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15 July, 2013
10:30 AM
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Diwali In Vrindavan

Diwali In Vrindavan

Diwali is a festival when families come together to celebrate. However, for the widows living in Vrindavan, Diwali is a day of living through past memories of the good old days when they used to celebrate this festival with their families, full of glee.

People travel far and wide to be with their families on this occasion and for many families, this is the only time when the entire family is together under one roof.

However, for the widows living in Vrindavan (Mathura), Diwali is a day of living through past memories of the good old days when they used to celebrate this festival with their families, full of glee. The Diwali shopping, sweets, crackers, lights have all become a thing of the past for the widows who are living away from their families in the widow shelters of Vrindavan now.

A large number of these widows lit oil lamps at the 'Keshi Ghat' of the Yamuna in Vrindavan last night, praying for an end to the darkness in their lives. Vimla Devi (name changed) said that after her husband passed away, she was mistreated by her son and daughter-in-law, who forced her to leave the house. With nowhere to go, she came to the widow shelter in Vrindavan and has been living here for the past seven years. Every Diwali, she is reminded of the celebrations she participated in when her husband was alive.

Although social organizations do try to provide these widows some happiness by organizing Diwali celebrations at widow shelters, the lack of a family to celebrate Diwali with, is what hurts them the most. Sulabh International is one of the few organizations that has been holding these celebrations for the widows for the past several years and now other organizations have also joined in, distributing sweets at the widow shelters, holding celebrations, lighting lamps and distributing sparklers etc. in an effort to bring a smile on the faces of these widows.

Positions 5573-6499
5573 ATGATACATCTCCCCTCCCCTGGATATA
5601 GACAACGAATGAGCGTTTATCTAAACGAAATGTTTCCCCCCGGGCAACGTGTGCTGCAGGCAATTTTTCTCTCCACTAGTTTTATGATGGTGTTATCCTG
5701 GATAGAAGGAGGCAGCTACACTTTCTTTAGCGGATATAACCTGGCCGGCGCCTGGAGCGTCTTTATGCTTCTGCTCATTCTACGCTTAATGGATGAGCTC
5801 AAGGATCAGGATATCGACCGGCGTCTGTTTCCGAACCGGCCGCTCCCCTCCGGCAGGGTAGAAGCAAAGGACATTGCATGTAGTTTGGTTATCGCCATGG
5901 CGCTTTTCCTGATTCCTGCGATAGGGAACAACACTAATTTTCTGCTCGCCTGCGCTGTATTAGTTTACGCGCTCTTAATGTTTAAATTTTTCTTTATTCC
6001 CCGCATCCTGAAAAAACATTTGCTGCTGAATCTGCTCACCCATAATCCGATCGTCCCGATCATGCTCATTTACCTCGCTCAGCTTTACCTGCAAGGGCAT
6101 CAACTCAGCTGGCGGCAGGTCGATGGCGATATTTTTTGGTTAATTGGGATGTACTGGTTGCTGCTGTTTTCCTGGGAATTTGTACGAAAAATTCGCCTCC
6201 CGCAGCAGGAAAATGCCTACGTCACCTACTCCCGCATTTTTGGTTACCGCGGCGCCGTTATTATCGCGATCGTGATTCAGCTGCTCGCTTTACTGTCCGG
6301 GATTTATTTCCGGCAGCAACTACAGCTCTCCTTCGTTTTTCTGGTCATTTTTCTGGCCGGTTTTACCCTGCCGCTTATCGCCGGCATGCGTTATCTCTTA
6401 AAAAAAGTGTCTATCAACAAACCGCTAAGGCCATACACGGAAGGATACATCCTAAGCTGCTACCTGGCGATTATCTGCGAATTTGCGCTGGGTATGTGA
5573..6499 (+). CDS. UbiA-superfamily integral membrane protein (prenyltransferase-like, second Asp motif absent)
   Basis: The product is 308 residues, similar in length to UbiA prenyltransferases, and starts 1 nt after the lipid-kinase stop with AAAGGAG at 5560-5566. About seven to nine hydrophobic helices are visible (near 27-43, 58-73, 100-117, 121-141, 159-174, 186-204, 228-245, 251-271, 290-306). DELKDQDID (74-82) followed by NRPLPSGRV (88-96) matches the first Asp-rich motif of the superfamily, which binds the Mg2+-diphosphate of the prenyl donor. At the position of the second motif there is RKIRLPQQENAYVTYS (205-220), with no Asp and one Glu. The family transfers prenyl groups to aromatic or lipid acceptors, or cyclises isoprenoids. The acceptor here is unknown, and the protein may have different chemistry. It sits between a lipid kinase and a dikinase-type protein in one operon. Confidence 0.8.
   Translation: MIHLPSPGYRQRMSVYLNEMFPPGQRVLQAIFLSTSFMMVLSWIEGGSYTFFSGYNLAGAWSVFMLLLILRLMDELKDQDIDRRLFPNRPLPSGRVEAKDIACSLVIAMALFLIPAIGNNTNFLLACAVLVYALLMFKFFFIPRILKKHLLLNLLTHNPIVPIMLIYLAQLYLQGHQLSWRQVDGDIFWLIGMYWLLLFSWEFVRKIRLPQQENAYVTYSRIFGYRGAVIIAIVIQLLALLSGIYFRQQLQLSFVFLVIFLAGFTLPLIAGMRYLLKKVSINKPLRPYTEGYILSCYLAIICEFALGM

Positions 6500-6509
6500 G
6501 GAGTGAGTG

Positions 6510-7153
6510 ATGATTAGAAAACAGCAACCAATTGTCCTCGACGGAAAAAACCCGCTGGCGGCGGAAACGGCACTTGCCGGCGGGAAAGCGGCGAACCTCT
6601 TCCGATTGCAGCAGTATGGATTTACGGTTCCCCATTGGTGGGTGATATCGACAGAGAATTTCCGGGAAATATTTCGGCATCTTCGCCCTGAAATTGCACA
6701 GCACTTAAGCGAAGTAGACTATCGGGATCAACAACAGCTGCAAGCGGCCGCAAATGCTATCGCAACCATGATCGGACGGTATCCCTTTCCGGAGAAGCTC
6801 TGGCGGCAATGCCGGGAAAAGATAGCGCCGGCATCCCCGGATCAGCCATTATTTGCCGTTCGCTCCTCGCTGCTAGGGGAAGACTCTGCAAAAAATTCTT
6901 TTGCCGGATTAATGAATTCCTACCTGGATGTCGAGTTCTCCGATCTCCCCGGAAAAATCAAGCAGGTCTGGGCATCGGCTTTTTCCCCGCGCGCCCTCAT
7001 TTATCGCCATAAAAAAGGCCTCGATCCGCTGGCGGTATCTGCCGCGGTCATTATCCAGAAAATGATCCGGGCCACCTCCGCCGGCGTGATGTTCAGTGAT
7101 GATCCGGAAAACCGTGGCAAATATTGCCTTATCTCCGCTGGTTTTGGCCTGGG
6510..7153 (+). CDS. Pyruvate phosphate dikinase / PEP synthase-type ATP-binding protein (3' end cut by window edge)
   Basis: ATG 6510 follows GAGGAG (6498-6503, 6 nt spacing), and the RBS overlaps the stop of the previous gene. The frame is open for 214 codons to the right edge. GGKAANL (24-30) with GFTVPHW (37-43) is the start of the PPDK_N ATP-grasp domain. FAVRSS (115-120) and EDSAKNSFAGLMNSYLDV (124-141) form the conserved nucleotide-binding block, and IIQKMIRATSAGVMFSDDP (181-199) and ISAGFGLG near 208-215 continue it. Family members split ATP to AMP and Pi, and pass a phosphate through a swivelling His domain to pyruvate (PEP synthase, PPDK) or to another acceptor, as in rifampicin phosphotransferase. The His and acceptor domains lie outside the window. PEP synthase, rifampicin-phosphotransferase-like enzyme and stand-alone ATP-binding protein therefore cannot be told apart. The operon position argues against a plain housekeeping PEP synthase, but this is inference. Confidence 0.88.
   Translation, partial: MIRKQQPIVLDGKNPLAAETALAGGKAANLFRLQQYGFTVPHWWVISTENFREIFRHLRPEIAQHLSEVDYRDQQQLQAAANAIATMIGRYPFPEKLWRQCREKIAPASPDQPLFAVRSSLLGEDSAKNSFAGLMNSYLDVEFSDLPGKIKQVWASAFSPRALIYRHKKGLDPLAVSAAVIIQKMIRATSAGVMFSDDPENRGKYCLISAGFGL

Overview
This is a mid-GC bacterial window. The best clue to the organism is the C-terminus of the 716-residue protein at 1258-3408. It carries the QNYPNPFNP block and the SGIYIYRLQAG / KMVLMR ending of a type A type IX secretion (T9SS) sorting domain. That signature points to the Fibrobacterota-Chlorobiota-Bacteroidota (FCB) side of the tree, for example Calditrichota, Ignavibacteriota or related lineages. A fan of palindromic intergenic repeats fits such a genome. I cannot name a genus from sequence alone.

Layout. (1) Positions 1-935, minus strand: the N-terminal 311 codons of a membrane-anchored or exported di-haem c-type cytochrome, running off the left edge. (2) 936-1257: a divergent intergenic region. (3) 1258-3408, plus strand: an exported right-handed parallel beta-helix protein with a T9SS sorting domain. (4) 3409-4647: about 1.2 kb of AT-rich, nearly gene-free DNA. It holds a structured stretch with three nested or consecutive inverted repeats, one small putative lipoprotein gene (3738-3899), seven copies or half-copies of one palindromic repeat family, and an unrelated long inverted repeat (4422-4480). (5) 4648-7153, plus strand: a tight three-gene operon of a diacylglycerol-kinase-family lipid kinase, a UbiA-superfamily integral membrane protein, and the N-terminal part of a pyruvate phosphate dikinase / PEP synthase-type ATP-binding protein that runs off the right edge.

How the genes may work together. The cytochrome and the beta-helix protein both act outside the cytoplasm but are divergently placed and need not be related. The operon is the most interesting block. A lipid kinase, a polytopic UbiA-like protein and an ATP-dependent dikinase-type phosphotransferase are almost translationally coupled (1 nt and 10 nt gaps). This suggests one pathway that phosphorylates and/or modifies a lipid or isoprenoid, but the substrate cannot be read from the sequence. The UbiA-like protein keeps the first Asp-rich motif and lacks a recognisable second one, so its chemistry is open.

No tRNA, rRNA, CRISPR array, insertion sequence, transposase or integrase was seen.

Although widows come to these shelters from all states of the country, the maximum number of women come from West Bengal, Odisha, and Assam, where social norms cause ostracisation of widows and they have nowhere to go, except come to these shelters. Every year, hundreds of widows arrive in Mathura, Vrindavan, and Gokul from all parts of the country to live in more than a dozen widow shelters that are functioning here.

The women living in these shelters have a daily routine of praying through the morning hours and then do their daily chores. Most shelters are running on grants from various social organizations and private individuals, with no assistance from the state or central governments. Most widows never get any contact from their families and neither do their families make any donations to the shelter where their relative is living. Vishal Sharma, vice-chairman of Hindustani Biradari, said that his organization will write to central and state governments, appealing the Prime Minister and the CMs of various states to take care of their citizens who have been forced to live in such conditions.

He added, " Even the Mathura administration should play an active role in the care of these widows who have nowhere to go after being cast away by their own families. The Chief Medical Officer should make it a point to visit these shelters and oversee regular medical checkups of the widows, while the social welfare department should ensure that the conditions in which these women are living are habitable."